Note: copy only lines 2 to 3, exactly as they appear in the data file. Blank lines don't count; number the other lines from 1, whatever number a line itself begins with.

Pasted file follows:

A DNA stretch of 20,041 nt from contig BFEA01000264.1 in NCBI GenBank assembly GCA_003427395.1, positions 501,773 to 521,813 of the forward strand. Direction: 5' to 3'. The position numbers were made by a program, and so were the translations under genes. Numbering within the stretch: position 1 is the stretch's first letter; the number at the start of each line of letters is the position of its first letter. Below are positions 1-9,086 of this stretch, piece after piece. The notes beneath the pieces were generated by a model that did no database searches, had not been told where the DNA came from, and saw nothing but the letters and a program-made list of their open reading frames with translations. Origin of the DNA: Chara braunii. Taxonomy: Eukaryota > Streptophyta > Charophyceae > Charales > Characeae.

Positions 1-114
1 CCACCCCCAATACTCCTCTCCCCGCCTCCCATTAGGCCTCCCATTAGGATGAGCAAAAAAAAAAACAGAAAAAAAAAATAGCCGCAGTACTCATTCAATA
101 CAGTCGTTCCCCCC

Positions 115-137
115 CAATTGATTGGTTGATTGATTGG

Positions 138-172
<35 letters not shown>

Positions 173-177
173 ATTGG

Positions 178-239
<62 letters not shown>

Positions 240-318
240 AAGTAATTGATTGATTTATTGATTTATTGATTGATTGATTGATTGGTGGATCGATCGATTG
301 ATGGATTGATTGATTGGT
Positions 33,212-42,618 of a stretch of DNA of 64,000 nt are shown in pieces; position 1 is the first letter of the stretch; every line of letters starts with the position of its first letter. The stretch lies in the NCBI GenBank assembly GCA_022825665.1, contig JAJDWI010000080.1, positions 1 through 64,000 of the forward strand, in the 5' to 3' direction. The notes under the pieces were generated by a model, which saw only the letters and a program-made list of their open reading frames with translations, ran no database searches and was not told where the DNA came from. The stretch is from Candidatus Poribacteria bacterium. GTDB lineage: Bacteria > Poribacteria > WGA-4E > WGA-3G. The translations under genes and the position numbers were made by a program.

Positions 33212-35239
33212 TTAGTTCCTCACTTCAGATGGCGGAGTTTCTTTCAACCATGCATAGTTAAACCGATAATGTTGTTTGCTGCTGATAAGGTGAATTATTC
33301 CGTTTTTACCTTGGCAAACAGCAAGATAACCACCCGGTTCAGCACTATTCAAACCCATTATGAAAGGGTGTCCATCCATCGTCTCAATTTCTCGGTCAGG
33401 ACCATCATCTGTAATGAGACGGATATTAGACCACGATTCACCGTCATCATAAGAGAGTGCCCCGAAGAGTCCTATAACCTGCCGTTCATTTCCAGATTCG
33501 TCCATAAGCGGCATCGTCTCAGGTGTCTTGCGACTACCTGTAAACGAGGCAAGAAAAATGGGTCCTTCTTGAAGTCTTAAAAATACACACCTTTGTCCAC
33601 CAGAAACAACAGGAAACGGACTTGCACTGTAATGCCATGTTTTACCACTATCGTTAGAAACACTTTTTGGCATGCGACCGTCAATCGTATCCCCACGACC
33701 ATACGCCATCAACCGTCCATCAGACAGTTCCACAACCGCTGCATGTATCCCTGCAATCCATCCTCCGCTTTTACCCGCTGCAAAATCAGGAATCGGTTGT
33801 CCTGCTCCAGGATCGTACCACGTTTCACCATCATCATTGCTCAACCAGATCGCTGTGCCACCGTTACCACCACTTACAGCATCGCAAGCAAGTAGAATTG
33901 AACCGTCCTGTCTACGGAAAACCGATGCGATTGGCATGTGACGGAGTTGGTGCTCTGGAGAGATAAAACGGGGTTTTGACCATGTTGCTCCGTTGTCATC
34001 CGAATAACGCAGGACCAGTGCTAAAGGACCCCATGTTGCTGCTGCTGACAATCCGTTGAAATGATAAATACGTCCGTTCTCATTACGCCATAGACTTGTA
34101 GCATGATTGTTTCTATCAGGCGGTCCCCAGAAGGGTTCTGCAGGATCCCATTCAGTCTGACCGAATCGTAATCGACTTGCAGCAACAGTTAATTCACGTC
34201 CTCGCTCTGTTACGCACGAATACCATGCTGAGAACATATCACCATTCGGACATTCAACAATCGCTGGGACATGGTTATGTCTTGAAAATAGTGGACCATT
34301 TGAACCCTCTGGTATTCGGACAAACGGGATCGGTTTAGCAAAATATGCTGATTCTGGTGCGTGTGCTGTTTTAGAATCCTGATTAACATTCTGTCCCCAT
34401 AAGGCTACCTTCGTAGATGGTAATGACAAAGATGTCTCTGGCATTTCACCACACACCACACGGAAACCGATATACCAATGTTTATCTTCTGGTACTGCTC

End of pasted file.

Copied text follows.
Positions 1-114
1 CCACCCCCAATACTCCTCTCCCCGCCTCCCATTAGGCCTCCCATTAGGATGAGCAAAAAAAAAAACAGAAAAAAAAAATAGCCGCAGTACTCATTCAATA